State budget debacle only just beginning

How will lawmakers deal with a $1.4 billion budget hole next year?

For starters, Commissioner of Administration Kristy Nichols said that the current spending and hiring freezes in place could either be expanded or simply continued into the next fiscal year.

“That is a possibility,” Nichols said.

Either way, it probably won’t be enough to protect higher education from what could be its most treacherous session in recent memory. That’s because funding for higher education and health care, about one-third of the budget and the most accessible for cuts, may be treated differently than in the past.

Constitutional amendments approved by voters last month will help protect Medicaid money and remove some health care sections from the cutting board.

That also makes the budget situation even bleaker for the next governor, when they take over in 2016. Lawmakers, meanwhile, are on the 2015 ballot, too, and that will certainly factor into their votes during the spring session.

But the field running for governor should be ready to address the situation soon, politicos say, and the victor should be prepared for a tough honeymoon period once elected and sworn in.

“Anyone running for governor may as well face up to it,” said Dr. Jim Richardson, a member of the Revenue Estimating Conference and an economist at Louisiana State University. “Their first year will be hard. There won’t be any buckets of money or pockets of cash left over to patch the holes. They need to figure out how to spend and how to have sufficient funds on a sustainable basis.”

There are some long shots, like a new Internet sales tax. According to Greg Albrecht, the state’s chief economist, the state is losing out on anywhere between $250 million to $800 million by skipping taxes on online sales, depending on the study you want to believe.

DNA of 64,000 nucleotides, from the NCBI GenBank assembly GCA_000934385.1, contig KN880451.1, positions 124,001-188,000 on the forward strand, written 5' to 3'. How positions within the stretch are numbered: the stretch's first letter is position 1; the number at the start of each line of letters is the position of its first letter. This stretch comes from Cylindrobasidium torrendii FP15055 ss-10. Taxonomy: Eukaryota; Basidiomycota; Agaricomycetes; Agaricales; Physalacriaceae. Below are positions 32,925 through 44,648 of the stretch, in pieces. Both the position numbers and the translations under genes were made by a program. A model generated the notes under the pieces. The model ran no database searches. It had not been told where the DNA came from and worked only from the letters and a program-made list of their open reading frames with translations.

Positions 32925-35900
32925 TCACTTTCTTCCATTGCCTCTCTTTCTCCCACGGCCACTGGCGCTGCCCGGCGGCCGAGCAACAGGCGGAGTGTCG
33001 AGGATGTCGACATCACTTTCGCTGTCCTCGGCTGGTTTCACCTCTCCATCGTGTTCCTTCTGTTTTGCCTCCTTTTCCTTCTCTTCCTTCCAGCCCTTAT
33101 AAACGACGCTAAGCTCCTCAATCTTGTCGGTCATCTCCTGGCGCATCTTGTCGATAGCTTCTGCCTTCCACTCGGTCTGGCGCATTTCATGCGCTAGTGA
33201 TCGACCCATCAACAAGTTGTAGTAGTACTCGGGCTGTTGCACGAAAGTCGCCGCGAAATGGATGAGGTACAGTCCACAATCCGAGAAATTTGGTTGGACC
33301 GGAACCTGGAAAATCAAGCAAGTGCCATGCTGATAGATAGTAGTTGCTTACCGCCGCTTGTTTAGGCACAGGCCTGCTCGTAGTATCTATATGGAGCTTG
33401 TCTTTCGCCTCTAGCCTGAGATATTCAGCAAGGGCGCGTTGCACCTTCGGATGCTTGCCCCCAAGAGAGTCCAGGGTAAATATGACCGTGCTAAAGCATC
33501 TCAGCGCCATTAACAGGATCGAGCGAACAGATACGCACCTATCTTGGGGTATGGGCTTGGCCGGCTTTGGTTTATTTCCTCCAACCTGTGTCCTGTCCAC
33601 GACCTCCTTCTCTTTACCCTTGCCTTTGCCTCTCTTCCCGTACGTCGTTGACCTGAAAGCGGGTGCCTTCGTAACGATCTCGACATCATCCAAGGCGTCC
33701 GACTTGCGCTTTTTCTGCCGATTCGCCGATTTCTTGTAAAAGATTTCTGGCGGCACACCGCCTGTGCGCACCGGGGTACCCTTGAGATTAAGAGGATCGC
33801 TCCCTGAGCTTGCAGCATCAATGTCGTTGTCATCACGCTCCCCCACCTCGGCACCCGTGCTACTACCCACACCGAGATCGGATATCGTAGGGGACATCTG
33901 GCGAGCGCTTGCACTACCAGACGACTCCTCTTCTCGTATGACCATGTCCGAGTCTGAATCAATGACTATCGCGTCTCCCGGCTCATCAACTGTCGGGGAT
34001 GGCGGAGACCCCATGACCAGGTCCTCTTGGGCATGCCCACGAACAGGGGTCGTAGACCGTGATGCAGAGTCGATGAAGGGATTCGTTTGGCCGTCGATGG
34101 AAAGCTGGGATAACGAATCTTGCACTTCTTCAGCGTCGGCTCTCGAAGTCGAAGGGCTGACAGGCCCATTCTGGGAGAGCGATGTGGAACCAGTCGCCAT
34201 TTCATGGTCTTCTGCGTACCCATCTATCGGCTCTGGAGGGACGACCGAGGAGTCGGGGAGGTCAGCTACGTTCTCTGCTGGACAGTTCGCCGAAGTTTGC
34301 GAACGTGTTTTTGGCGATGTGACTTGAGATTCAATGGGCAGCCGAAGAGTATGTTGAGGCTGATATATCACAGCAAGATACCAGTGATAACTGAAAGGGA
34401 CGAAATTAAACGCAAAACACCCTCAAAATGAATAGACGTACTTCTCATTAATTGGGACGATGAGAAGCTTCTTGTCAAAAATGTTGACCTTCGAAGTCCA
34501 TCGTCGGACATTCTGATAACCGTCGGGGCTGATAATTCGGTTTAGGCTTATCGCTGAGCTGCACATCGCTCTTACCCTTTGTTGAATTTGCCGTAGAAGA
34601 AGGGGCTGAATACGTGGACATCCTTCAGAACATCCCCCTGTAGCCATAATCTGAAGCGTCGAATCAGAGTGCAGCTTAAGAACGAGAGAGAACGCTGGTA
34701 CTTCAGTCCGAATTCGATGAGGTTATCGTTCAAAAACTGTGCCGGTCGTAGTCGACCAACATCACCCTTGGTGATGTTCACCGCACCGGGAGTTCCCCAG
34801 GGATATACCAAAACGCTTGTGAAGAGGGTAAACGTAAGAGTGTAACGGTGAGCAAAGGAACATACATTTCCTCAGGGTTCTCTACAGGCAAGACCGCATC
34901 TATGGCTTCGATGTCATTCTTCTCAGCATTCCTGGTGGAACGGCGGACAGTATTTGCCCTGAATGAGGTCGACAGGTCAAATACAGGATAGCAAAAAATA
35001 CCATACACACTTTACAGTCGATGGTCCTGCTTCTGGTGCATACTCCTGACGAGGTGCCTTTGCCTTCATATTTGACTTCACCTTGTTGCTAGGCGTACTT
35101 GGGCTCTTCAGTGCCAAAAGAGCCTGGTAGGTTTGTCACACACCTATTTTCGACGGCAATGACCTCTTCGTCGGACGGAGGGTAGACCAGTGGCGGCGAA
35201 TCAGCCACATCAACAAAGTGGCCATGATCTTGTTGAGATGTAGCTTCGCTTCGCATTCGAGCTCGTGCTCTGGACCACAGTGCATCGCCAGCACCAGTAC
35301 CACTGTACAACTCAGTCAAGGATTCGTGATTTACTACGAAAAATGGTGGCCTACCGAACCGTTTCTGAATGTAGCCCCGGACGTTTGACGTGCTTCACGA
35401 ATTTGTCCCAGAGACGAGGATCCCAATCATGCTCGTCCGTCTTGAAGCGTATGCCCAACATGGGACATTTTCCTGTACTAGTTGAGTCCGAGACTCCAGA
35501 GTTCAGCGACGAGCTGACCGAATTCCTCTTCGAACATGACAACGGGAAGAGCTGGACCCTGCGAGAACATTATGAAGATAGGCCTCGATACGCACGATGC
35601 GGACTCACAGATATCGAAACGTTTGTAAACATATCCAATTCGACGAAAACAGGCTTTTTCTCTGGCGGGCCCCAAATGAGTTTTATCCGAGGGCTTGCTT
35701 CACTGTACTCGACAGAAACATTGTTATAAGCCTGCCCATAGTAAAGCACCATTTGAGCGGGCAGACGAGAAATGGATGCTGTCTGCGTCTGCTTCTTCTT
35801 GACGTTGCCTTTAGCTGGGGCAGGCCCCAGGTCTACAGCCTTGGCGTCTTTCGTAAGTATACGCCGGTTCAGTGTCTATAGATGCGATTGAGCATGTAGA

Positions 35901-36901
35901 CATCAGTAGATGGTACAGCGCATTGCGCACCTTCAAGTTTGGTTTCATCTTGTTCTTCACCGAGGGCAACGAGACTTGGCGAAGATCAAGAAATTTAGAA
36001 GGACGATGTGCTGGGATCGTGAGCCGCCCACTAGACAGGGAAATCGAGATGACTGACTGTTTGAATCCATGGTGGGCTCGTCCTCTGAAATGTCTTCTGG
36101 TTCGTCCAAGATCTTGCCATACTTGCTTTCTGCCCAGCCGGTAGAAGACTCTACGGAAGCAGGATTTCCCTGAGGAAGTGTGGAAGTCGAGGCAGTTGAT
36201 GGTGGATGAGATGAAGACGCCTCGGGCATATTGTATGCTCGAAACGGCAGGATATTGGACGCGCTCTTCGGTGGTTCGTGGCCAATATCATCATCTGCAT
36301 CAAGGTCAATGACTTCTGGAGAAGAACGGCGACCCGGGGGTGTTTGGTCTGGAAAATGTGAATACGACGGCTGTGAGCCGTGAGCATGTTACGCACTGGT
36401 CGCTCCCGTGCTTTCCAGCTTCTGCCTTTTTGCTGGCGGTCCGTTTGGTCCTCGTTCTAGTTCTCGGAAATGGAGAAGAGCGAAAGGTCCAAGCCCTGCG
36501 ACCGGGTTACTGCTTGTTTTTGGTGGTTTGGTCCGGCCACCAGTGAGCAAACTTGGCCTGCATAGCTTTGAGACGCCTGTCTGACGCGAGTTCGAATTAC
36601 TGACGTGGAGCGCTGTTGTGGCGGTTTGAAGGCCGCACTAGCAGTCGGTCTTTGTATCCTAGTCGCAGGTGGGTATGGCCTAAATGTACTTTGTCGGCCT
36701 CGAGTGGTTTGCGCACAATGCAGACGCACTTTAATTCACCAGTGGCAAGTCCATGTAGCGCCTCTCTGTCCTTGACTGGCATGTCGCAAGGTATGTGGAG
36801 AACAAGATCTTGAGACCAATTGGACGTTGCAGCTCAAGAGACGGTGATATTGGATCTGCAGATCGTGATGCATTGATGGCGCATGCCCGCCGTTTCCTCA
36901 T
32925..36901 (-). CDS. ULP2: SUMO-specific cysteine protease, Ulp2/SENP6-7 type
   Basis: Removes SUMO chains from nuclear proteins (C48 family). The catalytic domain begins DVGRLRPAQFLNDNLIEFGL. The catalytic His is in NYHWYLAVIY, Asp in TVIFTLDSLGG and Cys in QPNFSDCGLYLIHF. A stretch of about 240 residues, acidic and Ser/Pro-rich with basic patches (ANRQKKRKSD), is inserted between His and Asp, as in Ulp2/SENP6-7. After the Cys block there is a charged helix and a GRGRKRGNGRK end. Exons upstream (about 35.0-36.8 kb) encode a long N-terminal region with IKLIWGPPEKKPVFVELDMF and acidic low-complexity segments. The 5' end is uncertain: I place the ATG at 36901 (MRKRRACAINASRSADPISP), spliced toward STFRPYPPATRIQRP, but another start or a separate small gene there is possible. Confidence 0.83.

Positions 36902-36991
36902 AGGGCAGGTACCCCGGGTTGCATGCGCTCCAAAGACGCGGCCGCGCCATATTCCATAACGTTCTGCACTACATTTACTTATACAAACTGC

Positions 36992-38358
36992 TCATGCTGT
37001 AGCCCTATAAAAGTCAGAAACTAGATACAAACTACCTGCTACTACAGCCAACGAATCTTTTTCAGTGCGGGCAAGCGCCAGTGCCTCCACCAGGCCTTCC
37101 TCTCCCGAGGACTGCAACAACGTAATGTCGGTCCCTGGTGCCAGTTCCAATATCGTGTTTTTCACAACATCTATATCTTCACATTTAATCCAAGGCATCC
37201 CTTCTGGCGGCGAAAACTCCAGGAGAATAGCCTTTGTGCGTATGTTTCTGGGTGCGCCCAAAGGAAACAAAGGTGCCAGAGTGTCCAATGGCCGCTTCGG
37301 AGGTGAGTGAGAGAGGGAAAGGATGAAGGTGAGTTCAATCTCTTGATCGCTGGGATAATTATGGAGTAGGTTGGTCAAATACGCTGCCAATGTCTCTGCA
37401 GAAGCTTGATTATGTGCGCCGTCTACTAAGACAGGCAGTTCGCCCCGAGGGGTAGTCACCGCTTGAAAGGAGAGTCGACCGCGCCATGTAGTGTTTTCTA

Even though Gov. Bobby Jindal opposes taxes in all forms, creating a new Internet sales tax would mean a “material increase in taxes,” said Albrecht, adding, “On the federal level efforts to address this are slowing down.”

That’s why, reports Bloomberg, a dozen incumbent and newly elected governors are calling on Congress to allow states to collect an Internet tax on purchases. Jindal is not among those pushing for the authority.

Additionally, in Lake Charles, a $700 million new casino is in the process of opening up with hundreds of new jobs. It could provide a nice bump in gaming revenues for the state. “But will it grow the market or cannibalize it?” asked House Speaker Chuck Kleckley, R-Lake Charles.

Despite questions over its validity from Treasurer John Kennedy, Commissioner of Administration Kristy Nichols told LaPolitics that the $178 million surplus identified by her office can still be certified in January by the Revenue Estimating Conference, whether as an actual surplus or something else. If so, it can be appropriated by lawmakers for the 2015-16 budget.

How the administration transforms the non-recurring money into recurring revenue for the budget is another question, but they’ve managed to do it in the past using pass-throughs and other tactics.

“It’s going to be a real challenge because so much of the projected deficit will have to be replaced with real dollars,” said Albrecht.

 

About Jeremy Alford 212 Articles
Jeremy Alford is an independent journalist and the co-author of LONG SHOT, which recounts Louisiana's 2015 race for governor. His bylines appear regularly in The New York Times and he has served as an on-camera analyst for CNN, FOX News, MSNBC and C-SPAN.

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